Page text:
The 43-year-old conservative mayor was given two weeks to vacate his office to allow for "administrative changes" in running Canada's largest city, the Toronto Sun reported.
Ford's role in coaching high school football and his charity for raising funds for football programs was at the root of the case.
In 2010, the court heard Ford used his staff and city letterhead to send out appeals for donations to the charity, which is a breach of the Municipal Conflict of Interest Act.
Ford didn't deny the allegations and said he had never read the act or a city handbook of ethics and conduct for elected officials.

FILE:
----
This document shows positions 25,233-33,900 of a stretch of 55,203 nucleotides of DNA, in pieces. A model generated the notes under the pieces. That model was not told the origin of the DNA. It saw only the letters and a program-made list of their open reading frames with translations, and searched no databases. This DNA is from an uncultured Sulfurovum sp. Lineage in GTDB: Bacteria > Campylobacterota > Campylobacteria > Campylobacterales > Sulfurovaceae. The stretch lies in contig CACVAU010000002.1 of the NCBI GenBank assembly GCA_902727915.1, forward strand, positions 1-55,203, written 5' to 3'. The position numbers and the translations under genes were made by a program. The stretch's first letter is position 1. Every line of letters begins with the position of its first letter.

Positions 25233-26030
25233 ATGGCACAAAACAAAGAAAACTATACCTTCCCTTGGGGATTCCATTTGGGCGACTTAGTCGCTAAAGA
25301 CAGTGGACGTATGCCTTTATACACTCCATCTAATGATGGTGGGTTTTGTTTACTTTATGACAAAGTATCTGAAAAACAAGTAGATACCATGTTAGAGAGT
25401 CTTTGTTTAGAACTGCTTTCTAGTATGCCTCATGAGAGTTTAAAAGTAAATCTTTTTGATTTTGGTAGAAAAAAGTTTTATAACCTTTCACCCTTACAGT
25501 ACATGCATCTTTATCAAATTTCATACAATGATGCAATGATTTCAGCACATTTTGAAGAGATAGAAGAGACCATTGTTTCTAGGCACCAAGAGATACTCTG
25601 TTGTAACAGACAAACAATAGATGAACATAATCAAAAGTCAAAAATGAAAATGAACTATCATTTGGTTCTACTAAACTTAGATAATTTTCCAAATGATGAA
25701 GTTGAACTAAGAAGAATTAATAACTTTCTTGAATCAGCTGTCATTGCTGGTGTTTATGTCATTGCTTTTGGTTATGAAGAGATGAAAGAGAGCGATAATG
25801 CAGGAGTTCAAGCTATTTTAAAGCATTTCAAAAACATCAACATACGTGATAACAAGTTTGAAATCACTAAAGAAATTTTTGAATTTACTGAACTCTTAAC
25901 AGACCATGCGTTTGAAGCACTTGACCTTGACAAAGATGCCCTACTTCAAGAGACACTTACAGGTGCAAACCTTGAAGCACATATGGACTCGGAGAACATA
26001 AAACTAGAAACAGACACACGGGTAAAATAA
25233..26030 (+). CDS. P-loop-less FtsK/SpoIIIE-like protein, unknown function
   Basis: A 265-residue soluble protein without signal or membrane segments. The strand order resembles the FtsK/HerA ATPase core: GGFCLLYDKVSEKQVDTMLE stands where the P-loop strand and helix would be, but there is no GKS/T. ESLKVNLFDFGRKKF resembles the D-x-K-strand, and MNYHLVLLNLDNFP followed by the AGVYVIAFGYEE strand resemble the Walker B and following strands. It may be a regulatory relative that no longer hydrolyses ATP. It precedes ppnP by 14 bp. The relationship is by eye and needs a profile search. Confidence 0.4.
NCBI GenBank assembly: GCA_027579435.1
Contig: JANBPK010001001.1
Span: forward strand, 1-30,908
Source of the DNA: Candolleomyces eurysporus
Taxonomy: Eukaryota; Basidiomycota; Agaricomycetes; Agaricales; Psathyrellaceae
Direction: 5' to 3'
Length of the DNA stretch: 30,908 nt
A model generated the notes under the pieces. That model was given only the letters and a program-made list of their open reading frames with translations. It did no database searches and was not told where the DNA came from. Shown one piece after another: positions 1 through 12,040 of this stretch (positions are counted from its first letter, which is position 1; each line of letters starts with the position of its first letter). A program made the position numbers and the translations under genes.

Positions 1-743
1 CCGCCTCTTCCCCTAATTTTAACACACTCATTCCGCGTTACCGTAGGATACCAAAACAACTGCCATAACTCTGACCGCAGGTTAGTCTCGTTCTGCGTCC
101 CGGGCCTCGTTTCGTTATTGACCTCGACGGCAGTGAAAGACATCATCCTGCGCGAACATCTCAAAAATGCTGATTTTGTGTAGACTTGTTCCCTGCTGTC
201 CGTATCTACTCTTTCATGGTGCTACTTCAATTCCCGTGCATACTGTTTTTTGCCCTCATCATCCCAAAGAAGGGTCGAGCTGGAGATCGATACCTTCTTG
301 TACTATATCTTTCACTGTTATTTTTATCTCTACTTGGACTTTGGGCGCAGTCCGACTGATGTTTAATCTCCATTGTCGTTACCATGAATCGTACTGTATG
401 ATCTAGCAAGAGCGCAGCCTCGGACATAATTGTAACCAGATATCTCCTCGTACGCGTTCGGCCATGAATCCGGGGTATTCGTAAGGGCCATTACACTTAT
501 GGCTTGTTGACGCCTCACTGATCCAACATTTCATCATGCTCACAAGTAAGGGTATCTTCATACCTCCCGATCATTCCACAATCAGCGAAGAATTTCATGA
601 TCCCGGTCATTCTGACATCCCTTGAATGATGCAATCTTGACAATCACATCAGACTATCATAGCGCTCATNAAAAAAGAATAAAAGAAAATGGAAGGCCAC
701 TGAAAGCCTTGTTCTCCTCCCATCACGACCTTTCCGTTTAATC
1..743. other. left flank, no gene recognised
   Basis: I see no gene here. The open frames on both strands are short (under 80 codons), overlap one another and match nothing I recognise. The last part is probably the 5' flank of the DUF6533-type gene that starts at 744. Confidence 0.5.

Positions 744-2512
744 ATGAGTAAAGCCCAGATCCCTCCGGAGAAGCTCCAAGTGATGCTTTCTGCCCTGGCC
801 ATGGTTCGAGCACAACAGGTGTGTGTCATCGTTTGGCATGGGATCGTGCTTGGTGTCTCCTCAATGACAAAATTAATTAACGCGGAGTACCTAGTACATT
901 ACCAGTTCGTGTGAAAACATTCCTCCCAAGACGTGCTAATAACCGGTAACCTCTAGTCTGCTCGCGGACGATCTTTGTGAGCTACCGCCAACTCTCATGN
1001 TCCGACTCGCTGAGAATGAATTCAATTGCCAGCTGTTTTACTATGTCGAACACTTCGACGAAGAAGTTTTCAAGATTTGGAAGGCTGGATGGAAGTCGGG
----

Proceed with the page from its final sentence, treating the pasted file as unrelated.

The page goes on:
In February, the city integrity commissioner had called for council to vote on whether Ford should personally repay some $3,000 raised. The council and Ford voted to reject the recommendation, but a private citizen went to court complaining Ford should have abstained from the vote.
Judge Charles Hackland ruled Monday Ford had crossed a line.
"His actions were not done by reason of inadvertence or a good faith error of judgment," Hackland said.
The judge could have banned Ford from running for office for seven years.
Ford is expected to appeal to a three-judge Ontario court and would remain in office until their ruling.
Ray Liotta sues skin care company over use of likeness
Millions of Getty images now available for free via embed tool